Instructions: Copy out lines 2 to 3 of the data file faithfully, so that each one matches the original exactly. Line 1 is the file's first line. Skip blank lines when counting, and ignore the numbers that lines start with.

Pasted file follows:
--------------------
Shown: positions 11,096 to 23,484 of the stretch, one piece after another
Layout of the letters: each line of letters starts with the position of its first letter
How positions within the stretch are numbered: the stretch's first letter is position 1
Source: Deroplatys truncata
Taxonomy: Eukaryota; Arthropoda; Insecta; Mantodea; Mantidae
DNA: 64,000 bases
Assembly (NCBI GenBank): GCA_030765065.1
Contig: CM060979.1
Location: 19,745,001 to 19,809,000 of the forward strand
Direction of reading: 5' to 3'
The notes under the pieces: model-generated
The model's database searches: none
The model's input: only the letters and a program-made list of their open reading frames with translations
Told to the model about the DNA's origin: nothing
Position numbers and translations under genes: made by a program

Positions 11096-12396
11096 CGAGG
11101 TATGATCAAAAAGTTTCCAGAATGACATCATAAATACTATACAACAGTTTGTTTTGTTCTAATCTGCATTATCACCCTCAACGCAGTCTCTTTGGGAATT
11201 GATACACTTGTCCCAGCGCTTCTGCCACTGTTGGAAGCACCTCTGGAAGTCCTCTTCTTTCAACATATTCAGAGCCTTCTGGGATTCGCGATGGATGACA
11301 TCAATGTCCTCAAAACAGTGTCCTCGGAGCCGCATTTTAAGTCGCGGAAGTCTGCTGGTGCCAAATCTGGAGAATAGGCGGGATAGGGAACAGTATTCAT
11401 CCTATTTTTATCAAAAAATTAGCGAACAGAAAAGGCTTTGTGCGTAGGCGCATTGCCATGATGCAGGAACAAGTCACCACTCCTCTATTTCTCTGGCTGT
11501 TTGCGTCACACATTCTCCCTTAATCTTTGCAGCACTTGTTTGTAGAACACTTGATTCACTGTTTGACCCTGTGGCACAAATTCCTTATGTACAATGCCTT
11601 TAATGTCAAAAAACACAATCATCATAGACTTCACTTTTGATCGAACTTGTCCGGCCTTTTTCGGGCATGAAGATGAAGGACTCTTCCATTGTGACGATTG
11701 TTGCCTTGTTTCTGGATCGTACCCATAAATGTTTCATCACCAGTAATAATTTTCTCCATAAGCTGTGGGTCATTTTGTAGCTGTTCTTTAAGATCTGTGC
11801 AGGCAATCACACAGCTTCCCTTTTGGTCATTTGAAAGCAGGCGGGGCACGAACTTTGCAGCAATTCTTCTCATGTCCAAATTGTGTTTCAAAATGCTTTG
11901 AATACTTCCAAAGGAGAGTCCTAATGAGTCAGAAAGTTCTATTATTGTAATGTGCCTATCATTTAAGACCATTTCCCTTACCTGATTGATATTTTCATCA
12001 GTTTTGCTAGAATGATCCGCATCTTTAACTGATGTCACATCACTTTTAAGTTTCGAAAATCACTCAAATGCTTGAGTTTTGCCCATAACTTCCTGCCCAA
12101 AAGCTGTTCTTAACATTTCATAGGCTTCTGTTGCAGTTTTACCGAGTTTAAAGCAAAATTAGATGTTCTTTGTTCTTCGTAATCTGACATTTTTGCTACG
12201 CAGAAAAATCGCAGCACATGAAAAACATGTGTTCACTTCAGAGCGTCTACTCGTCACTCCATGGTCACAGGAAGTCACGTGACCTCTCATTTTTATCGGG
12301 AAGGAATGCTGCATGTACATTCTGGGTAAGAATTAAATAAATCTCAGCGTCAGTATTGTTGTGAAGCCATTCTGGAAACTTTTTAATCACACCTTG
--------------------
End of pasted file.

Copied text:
Layout of the letters: each line of letters starts with the position of its first letter
How positions within the stretch are numbered: the stretch's first letter is position 1